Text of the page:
We would like our facts to be infallible, but if we cannot speak with complete certainty about the location of a single chair, it is difficult to secure anything we consider true as completely immutable and indisputable. Consider that, if I ask you if the chair is green, you could say that it looked green when you last saw it. However, it would be strange for you to say that the chair looks green right now when we are unaware that anyone is currently looking at it. Just as the Zen Buddhist muses that the tree which falls in the forest does not make a sound if there is no listener to receive it as “a sound”, delimited and individuated, it does not make sense to say that a green chair looks green at this very moment when neither you nor I are looking at it. Rather, the chair has looked green regularly to us when we have looked at it, and this is the evidence available. The question is how we establish and share truth in our interactions with others and things, not how we establish that it is completely independent of us.
Wittgenstein would argue that there are circumstances in which we would be presented with evidence that calls the chair’s location or color into question, and that in the absence of this evidence we would find it nonsensical to question our shared understanding as fact. However, this does not mean that our fact is itself absolutely certain or guaranteed to be true. Rather, there is little need to establish certainty in most circumstances when there are no problems or changes. Thus, it makes sense for us to believe in the fact that the chair is green, but it makes no sense to insist that this fact is absolutely certain beyond disbelief, nor to insist that it is a fact that the chair looks green when we do not know of anyone currently looking at it.
The positivist says that this would make our facts sadly uncertain, and the pragmatist agrees. The positivist says that some things are indisputable, and the pragmatist agrees, as we are not in this moment disputing all things, but we could, if we choose, dispute any particular thing if and when we want to. In philosophy, of course, we upset all kinds of people by disputing endlessly about what the true and the good are, which is useful for developing critical and creative minds.
It is here that we come to our most confusing conclusion: Facts are not simply true, nor are they simply to be believed. Sometimes, our facts turn out to be false and should not be believed. This sounds odd because we use the word in two overlapping ways, both as a positivist who affirms the idea of an independent objective reality and as a pragmatist who rejects it. This is why putting “fact” in scare quotes feels fitting, as in one way a “fact” is a fact, but in another way it is not. A “fact” that turns out to be not true is an agreeable belief fashioned in judgement and language, but it is not in that we cease to agree with it when we find it is false. If something was a true fact but is now false, we could say that it is a fact that is false, or we could say that it is not a fact, as it is false.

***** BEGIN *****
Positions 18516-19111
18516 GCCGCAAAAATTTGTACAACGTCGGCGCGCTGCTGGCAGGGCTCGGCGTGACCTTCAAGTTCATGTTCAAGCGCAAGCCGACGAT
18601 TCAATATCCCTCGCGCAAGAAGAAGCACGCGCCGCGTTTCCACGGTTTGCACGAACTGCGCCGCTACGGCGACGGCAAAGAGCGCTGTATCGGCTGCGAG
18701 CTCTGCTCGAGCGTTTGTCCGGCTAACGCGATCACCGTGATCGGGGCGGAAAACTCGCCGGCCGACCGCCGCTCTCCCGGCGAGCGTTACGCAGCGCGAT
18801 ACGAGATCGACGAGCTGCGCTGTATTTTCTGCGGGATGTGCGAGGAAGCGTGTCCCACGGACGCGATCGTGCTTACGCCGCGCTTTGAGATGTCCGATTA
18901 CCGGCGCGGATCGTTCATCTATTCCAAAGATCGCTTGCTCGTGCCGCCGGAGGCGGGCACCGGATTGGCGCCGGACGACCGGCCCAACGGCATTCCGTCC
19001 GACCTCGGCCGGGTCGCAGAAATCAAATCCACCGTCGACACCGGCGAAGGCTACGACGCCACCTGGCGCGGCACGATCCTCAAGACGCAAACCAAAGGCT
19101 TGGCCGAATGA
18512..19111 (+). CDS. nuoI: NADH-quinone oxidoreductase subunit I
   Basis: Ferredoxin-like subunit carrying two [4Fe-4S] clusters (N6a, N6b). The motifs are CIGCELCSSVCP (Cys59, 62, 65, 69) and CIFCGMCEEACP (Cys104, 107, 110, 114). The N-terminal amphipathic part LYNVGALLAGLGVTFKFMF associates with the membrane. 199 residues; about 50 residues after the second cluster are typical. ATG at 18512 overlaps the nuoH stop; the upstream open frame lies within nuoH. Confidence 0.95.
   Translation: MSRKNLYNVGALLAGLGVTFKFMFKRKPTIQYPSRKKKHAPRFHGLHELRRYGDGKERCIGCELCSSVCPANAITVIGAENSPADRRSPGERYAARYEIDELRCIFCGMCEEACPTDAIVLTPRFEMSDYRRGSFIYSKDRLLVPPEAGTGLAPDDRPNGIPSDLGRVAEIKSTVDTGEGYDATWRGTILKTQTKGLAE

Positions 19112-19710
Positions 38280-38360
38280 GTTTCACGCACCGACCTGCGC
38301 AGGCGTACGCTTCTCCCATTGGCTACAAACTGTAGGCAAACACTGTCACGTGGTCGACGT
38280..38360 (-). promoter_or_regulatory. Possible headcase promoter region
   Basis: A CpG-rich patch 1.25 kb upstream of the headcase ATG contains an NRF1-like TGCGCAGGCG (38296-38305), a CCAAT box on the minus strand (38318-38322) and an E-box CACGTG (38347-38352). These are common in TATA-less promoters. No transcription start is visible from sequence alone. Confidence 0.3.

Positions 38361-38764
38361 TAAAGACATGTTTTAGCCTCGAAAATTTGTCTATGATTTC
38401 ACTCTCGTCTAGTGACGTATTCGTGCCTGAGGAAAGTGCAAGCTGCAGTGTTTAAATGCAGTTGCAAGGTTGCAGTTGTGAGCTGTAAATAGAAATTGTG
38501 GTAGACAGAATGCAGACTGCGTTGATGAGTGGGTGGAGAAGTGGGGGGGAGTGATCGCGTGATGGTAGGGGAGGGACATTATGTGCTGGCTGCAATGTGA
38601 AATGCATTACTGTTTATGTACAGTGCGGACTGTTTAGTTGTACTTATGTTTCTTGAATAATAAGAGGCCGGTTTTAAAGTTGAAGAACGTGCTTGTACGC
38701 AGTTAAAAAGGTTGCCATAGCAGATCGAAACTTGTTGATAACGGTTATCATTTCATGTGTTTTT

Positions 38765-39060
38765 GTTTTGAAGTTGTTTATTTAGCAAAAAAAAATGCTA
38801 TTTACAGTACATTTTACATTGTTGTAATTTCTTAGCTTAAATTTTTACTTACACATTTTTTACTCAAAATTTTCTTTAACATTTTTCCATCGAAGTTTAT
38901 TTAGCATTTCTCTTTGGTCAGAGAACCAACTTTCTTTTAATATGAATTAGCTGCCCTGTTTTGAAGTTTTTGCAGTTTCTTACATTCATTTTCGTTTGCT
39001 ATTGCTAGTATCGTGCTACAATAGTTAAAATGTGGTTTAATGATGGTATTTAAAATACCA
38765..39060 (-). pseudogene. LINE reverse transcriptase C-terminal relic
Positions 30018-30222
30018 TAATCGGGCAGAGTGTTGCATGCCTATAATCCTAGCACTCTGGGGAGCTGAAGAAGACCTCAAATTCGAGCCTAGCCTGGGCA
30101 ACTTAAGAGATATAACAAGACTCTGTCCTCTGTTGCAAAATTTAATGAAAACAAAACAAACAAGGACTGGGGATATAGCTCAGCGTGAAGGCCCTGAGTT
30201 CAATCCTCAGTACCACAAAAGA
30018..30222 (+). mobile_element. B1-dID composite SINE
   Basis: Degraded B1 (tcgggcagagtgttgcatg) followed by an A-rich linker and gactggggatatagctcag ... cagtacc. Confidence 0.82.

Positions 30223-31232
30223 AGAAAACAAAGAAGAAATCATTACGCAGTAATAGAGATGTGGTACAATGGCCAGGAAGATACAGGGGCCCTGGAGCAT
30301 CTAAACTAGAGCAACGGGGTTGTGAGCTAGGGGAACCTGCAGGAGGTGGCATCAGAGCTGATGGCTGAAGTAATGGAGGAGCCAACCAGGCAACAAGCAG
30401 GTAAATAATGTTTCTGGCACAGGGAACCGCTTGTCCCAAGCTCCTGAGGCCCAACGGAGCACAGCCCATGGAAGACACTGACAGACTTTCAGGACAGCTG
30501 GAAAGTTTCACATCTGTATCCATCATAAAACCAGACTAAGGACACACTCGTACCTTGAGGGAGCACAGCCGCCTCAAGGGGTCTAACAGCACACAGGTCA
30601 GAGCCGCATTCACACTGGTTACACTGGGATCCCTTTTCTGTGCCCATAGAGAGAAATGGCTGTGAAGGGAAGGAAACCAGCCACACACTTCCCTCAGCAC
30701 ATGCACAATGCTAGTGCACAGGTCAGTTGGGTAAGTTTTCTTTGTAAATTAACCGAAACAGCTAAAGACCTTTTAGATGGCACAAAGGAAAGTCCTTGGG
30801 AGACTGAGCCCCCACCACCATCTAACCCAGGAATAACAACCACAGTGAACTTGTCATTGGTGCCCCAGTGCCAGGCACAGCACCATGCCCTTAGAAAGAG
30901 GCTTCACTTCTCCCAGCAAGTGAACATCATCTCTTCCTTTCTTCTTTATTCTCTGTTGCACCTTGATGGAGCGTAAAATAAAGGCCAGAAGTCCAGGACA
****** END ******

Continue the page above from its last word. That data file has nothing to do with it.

I have been thinking lately, in lieu of conversations with friends, about where thinking starts and stops, the grounds and the ends, with the means in the middle. Just as Lee Braver says in his book Groundless Grounds, we do not examine the grounds from which we start as we use them, giving them a kind of nothingness underneath rather than turtles all the way down in an infinite regress. Wittgenstein’s child at the blackboard is a perfect illustration of this point. Children learn math as a regular practice, not as a complete and coherent set of rules. Rules are only called in when there are misunderstandings in following the regular practice, just as road signs are employed when one does not know the way to San Jose. If we need rules to understand things, then we need rules to understand the rules, and so on, and we have an infinite regress again, this time without turtles.
Similarly, the mundane and meaningless has a nothingness to it for the opposite reason. Consider the things around us that are serving no purpose, which we barely notice. While we proceed from grounds towards ends, the mundane serves no ends, and thus it recedes as nothing important, bringing us nowhere and to nothing. Similarly, our ends have a nothingness to them because, in spite of giving things their importance, we do not think beyond them as to where they lead. When I think about pouring myself another cup of sweet, satisfying coffee, I am not thinking about what caffeine will do to my body, and if I am thinking about what caffeine will do to my body, I am not thinking about what significance this may have for scientific studies. One has to move in thought from one to the other, shifting grounds and ends, to put each end in sight.
Thus: The nothingness of grounds is our lack of seeing beneath them, the nothingness of the mundane is our lack of seeing them as leading beyond themselves to other things, and the nothingness of ends is our lack of seeing beyond them.